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(VI.) HISTORY - The Coming of Christianity

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Author Topic: (VI.) HISTORY - The Coming of Christianity  (Read 302 times)
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« on: August 17, 2007, 06:43:27 pm »

Christian opposition to astrology from earliest times to our own has been founded in temperament rather than theology. No considerable Christian scholar or theologian has argued that astrology is unthinkable, except when or if it claims to predict the future, and therefore contests the doctrine of free will. Many of the earliest authorities have astrological allusions.

The Old Testament figure Enoch, for instance, claimed to be sixth in descent from Adam and Eve, has passages on the stars and herbs, gems and numbers, and claims that in the sixth heaven angels attend the phases of the Moon and the revolutions of stars and Sun, superintending the good or evil condition of the world.

Enoch's notions of angels are somewhat eccentric (some of them have 'privy members like those of horses'), but it seems that two hundred of them so fancied earthly women that they came to live on earth, and betrayed to man various secrets, including the science of astrology, magic, witchcraft and divination, and the art of writing with ink and paper.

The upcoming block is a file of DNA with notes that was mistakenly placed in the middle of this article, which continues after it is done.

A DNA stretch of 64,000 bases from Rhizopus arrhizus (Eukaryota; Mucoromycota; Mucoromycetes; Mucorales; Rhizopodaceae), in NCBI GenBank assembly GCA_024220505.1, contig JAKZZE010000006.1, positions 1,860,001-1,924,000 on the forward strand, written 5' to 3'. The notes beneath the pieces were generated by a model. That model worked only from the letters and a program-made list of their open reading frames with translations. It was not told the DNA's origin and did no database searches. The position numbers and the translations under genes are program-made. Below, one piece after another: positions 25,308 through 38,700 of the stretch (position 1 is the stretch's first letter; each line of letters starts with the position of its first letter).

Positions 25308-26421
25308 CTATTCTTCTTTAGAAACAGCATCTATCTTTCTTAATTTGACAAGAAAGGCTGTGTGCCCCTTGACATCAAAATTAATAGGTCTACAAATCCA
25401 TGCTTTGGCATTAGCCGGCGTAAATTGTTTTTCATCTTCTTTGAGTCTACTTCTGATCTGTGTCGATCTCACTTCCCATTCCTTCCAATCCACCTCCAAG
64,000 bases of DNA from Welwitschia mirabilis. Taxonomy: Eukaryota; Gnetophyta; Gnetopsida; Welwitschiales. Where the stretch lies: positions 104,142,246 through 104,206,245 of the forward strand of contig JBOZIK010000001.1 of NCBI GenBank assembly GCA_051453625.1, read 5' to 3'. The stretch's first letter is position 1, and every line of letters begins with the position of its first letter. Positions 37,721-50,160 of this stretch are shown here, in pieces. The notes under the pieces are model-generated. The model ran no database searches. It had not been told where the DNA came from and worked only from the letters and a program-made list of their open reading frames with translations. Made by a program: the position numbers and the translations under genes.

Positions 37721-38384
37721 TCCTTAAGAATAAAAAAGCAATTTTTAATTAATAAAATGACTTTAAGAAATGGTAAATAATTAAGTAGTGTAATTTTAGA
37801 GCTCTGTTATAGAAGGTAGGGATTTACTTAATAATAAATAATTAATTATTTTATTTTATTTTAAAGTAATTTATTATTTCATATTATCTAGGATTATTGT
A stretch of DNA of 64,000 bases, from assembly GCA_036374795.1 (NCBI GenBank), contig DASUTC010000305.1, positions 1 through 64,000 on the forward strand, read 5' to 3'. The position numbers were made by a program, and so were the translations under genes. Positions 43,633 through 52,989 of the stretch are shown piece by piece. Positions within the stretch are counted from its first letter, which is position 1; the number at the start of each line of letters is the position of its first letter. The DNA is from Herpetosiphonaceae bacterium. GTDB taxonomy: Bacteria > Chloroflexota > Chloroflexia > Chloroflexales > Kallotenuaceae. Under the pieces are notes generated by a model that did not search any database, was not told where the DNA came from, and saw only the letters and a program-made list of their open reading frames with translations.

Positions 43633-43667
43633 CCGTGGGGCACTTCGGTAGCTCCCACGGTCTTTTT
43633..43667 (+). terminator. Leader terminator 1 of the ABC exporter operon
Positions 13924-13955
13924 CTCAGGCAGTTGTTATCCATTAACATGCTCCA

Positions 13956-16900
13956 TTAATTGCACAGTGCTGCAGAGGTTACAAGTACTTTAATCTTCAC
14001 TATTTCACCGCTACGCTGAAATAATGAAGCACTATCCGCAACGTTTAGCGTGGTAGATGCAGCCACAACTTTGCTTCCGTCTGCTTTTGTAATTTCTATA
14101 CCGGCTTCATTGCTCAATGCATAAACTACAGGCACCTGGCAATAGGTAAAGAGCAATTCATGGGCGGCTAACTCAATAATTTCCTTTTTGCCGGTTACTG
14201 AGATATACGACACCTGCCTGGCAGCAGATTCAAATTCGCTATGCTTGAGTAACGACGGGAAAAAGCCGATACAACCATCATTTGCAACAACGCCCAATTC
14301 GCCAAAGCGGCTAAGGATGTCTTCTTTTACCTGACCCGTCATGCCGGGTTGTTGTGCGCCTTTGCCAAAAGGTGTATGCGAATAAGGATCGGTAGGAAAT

Philo Judaeus, who lived in Alexandria soon after the death of Christ, hotly denied that the planets absolutely ruled men's lives, attacking astrologers who claimed that the whole of life was subject to the movements of the heavens. He did, however, believe the stars to be beautiful divine beings, intelligent animals who, unlike man, were incapable of evil. He believed also, indeed 'knew', that it was possible to predict 'disturbances and commotions of the earth from the revolutions of the heavenly bodies, and innumerable other events which have turned out most exactly true.'

A Syrian missionary called Bardesanes (154-222) has left in The Dialogue Concerning Fate a good account of what seems to be the most general early Christian attitude to astrology. It was evidently important to tackle the very strong public commitment to the subject, the result of centuries during which its truths had on the whole been accepted as self-evident.

Bardesanes takes the pragmatic view: that it is obvious that there is some force from the planets, but this was given them by God and is therefore subject to His will, limited by Him through subjection to free will on the one hand and other natural forces on the other.
« Last Edit: August 20, 2007, 07:56:40 pm by Bianca2001 » Report Spam   Logged

Your mind understands what you have been taught; your heart what is true.

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